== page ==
Listening to your interview with Dr. Steven Yantis of Johns Hopkins knowing a Toronto man’s in critical condition due to a “cellphone” accident just hours earlier made it all the more powerful and immediate. ‘Spark’ (CBC.ca)
It demonstrates how technologies are impacting us beyond our ability to understand and/or adapt to them.
We’ve known of this dangerous inattention for a long time. I had a car cellphone in 1986. It was clear even then.
Still, there is a story within the story which is far bigger and more insidious. And we’ve been shunting it aside for 15 years.
The Department of Psychological and Brain Sciences at Johns Hopkins must be considered world leaders in researching the impact of cellphones on attention.
Yet incredibly, there’s a hole in this research study big enough to drive a Mac truck through.
Steve Yatis described research subjects listening to music while watching a screen and being observed by a functional MRI. And being observed by his team, of course. The basis for the interview was that this research result translates into the equivalent of someone listening on a cellphone. Not so.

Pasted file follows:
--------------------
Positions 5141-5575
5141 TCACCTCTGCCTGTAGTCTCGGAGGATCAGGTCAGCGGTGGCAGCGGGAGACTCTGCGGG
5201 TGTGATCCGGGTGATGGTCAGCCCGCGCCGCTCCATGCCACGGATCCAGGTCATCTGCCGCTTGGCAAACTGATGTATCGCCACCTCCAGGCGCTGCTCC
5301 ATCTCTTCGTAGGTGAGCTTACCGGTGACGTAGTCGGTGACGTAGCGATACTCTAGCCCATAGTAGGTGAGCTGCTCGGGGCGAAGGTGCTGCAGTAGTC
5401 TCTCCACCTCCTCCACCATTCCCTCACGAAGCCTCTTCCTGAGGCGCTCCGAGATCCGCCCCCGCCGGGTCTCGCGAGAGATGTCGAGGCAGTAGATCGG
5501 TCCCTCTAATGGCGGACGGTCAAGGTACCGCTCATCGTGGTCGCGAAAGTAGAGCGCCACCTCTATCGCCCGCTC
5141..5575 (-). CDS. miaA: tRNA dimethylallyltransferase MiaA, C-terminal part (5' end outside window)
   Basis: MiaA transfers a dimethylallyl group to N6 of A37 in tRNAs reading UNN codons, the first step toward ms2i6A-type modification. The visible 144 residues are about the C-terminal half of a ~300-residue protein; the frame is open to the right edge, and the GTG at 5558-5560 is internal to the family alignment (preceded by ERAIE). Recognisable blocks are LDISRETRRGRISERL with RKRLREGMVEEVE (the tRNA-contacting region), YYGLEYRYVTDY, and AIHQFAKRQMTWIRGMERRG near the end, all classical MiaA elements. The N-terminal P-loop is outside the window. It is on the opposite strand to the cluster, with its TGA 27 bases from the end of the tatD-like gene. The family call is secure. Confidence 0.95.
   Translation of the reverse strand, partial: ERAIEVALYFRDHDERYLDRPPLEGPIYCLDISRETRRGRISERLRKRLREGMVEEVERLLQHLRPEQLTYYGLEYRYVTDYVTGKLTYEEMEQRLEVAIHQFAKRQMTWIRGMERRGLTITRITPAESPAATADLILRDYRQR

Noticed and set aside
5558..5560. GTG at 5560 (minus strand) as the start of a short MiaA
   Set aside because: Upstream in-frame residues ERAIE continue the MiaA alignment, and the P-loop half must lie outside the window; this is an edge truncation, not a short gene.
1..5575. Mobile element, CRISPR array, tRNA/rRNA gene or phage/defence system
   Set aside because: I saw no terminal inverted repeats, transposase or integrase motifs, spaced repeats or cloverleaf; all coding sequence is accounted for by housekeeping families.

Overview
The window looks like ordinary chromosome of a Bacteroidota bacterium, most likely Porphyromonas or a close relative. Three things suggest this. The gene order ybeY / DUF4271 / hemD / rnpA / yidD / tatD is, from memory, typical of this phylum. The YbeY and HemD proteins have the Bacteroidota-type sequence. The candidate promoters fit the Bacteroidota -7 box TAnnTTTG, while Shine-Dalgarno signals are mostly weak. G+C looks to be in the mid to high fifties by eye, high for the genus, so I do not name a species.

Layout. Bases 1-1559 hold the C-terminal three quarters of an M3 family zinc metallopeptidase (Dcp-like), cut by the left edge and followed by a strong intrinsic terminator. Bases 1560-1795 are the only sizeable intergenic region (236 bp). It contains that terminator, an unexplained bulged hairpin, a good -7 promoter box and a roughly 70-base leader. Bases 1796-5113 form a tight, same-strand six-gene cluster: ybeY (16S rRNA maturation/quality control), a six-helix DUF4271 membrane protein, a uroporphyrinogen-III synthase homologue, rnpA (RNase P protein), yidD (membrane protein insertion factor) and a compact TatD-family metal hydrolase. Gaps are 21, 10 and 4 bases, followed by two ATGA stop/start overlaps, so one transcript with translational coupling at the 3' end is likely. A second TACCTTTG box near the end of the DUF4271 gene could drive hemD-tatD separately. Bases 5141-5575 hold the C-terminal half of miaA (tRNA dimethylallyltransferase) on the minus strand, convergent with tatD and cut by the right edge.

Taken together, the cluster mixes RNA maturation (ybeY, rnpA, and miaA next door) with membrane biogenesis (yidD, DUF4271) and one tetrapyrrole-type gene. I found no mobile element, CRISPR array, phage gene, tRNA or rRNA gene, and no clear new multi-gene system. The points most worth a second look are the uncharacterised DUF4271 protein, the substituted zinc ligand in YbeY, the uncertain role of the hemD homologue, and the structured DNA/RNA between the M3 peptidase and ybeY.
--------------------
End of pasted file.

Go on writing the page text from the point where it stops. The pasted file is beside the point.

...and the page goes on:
Without knowing or addressing the many differences, one simple fact cries out for attention: Dr. Yantis’ research subjects were not actually on cellphones.
Cellphones radiation exerts all manner of effects on the brain. This radiation effects neurotransmitters, serotonin, dopamine, calcium e-flux and the blood brain barrier among others.
These biological effects directly relate to attention span and decision-making. To conduct any experiments without accommodating this effect and claiming equivalency – is hugely misleading in extrapolating any results.
And again, without addressing the avalanche of literature on cellphones and brain tumours – what about the impact of MRIs themselves? MRIs have not been researched thoroughly for their safety. The fact they have no x-rays means every one assumes they have no biological effects.
In fact, MRIs involve radio frequency (RF) waves which are classified as non-ionizing radiation. The very definition of non-ionizing radiation is ‘that which is too weak to break DNA strands’! Any high school kid could tell you that.
The assumption of MRI safety, like any assumption without benefit of rigorous and repeated research often comes back to bite you in the butt.
For example; RF waves do break DNA strands and so then mocks the very word ‘non-ionizing’. RF waves break single and double strands of DNA. Just to say, that’s very troubling.
But it brings us to the question of how much is the MRI itself polluting the results of functional MRIs not just in this instance but all such research.
How far behind are we in adapting to the health impacts of these ubiquitous technologies?
But hey, the good news is with 4.6 billion active “research subjects” … we are bound to catch up.